Examples of liquids bearing Lewis acid functional groups include substituted boranes, borates, aluminums, or alumoxanes; protic acids such as carboxylic and sulfonic acids, and complexes of metals such as titanium, nickel, copper, etc.
Examples of liquids bearing Lewis basic functional groups include ethers, amines, phosphines, ketones, aldehydes, nitriles, thioethers, alcohols, thiols, amides, esters, ureas, carbamates, etc. Specific examples of reactive covalent liquids include tributylborane, tributyl borate, triethylaluminum, methanesulfonic acid, trifluoromethanesulfonic acid, titanium tetrachloride, tetraethyleneglycol dimethylether, trialkylphosphine, trialkylphosphine oxide, polytetramethyleneglycol, polyester, polycaprolactone, poly(olefin-alt-carbon monoxide), oligomers, polymers or copolymers of acrylates, methacrylates, or acrylonitrile, etc. Often, though, these liquids suffer from excessive volatility at elevated temperatures and are not suited for thermal-mediated evolution. However, they may be suited for pressure-mediated evolution.
To effect the formation of the gas/liquid complex there is the step of contacting the reactive liquid with the respective Lewis gas under conditions for forming the complex, and to effect evolution of the gas from the reactive liquid for on site delivery it is necessary to break the complex (fragmentation). Each step in the process, either for formation of the complex or breaking of the complex requires mass transfer of the gas through the free surface of the bulk liquid. Mass transfer often is limited because some of the reactive liquids are viscous inhibiting mixing of Lewis gas with reactive liquid. The economy of the process is dependant on the ability to effect exchange of gas in and out of the reactive liquid of opposite Lewis character.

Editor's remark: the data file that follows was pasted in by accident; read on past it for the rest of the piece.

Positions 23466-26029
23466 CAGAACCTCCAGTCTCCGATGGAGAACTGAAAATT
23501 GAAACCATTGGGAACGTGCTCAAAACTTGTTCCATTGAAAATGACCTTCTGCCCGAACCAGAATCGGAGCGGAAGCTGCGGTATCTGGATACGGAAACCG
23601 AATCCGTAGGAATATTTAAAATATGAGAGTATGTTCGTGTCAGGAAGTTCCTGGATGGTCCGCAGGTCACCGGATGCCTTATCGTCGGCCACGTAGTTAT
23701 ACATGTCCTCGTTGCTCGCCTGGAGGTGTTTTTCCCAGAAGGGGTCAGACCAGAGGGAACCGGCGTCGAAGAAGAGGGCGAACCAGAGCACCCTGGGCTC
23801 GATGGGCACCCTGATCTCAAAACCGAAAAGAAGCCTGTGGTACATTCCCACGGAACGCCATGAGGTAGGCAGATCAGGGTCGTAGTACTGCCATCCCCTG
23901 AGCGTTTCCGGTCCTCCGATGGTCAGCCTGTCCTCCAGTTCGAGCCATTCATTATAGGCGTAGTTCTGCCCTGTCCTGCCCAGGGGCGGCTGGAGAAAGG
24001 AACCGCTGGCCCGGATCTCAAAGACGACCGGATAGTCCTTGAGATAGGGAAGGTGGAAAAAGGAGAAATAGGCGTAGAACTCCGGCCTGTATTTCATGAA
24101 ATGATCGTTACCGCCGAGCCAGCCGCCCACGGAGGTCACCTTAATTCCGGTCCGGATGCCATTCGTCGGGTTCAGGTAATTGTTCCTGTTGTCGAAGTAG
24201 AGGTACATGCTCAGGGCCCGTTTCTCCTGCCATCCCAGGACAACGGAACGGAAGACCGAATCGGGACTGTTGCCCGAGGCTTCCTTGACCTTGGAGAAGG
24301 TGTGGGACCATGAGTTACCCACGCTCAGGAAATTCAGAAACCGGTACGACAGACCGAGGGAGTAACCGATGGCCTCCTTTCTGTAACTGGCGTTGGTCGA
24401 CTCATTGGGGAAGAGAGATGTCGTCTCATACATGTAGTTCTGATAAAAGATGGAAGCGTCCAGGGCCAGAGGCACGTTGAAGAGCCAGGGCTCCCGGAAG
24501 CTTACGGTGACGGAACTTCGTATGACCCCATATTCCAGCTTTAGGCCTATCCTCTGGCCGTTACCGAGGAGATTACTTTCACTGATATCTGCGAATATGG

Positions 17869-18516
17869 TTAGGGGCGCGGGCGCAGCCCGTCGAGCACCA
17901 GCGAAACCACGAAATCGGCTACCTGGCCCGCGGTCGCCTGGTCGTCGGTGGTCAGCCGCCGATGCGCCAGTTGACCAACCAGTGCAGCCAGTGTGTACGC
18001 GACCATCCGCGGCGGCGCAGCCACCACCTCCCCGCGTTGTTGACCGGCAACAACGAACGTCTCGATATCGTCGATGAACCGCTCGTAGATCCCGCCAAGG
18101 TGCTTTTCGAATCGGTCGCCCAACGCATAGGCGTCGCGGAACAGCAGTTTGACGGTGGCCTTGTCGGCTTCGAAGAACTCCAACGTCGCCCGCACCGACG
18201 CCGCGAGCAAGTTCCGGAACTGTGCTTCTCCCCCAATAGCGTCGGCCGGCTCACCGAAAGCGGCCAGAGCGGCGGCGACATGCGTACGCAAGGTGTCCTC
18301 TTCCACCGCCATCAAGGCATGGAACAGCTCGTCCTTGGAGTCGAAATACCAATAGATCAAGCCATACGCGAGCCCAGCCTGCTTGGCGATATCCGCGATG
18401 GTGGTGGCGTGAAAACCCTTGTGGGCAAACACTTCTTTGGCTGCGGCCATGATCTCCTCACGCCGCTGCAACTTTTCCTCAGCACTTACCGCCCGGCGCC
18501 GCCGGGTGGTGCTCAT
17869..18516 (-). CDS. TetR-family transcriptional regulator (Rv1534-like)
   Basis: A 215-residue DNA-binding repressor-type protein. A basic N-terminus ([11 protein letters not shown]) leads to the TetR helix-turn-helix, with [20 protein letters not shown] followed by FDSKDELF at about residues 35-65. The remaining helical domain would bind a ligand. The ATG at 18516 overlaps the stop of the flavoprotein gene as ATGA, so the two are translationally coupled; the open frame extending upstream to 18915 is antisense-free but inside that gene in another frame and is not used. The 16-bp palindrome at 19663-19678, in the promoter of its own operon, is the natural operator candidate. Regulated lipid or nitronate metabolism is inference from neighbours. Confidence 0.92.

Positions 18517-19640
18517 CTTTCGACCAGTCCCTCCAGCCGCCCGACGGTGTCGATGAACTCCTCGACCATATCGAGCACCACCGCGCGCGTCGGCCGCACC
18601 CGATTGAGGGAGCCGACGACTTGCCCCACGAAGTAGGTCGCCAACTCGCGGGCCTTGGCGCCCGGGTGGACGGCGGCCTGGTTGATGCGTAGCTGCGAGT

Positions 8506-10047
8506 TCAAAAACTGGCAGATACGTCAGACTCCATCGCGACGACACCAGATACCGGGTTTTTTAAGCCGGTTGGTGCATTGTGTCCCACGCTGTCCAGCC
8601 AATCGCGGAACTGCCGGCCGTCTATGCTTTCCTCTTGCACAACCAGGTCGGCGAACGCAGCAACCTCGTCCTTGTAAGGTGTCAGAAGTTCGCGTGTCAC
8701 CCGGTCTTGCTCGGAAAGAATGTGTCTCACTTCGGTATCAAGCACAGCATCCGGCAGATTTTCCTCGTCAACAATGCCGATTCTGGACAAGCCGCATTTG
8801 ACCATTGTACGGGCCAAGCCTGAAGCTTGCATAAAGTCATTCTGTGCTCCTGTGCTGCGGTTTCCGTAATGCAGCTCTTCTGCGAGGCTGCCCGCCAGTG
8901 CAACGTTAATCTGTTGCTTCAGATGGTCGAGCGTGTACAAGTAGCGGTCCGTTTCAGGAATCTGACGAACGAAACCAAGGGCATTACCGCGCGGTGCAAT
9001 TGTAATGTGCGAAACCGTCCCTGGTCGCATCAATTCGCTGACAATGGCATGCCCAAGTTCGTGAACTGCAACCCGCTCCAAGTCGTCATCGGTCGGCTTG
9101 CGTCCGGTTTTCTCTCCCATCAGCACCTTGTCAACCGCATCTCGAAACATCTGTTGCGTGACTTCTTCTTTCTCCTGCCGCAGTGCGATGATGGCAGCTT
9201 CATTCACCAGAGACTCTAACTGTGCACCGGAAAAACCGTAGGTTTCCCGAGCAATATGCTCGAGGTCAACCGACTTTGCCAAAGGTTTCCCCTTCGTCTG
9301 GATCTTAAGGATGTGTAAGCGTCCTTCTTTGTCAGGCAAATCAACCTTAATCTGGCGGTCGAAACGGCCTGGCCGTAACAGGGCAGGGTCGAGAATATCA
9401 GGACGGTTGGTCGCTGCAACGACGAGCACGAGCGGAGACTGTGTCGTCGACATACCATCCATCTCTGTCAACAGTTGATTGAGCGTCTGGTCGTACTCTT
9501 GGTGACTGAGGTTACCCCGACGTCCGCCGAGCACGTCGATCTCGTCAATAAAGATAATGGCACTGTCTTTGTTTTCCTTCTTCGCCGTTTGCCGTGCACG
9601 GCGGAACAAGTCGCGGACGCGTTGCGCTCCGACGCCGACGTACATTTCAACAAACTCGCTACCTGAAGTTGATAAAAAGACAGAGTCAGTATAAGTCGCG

The present invention allows for fast complexing of the gas and an ionic liquid and a fast breaking of the complex and withdrawal and recovery of the Lewis gas from the reactive liquid/gas complex. In achieving formation of the complex of Lewis gas and reactive liquid or achieving recovery of the Lewis gas therefrom, the reactive liquid is atomized into fine droplets. It has been found that with the increased surface area of the atomized droplets, energy and mass can be more readily transported for facilitating the formation and breaking of the complex between the gas and the ionic liquid.
A wide variety of atomization methods can be used to generate finely divided droplets, and these include: a vibrating orifice, compressed gas atomizer, nebulizer, jet disintegrator, spinning disk generator, ultrasonic nebulizer and secondary droplet break-up in a high velocity gas, film-wise atomization, flashing, electrical atomization, and the like. A preferred atomizer is an ultrasonic nebulizer. Such nebulizers utilize high frequency, high amplitude piezoelectric ceramic transducers or magnetostrictive devices to produce intense agitation and the formation of larger numbers of small droplets. Typical operating frequencies are 20,000-40,000 cycles/second. Spinning disks typically produce liquid droplets in the 10-100 micrometer size range, depending on the surface tension and viscosity of the liquid. Disks typically operate at 3,000-100,000 rpm.
To facilitate an understanding of the formation and complexing process, in terms of the general description above, reference is made to the figures.
The system is comprised of a storage and dispensing vessel 12 such as a conventional gas cylinder container of elongate character. The interior is designed for retaining a liquid 14 of a suitable reactivity with the gas to be stored and a head space 16 for non complexed gas. Vessel 12 is provided at its upper end with a conventional cylinder gas valve 18 for regulating flow of liquid into and out of cylinder 12. Disposed within vessel 12 is tube 20 for delivery of reactive liquid to and from vessel 12.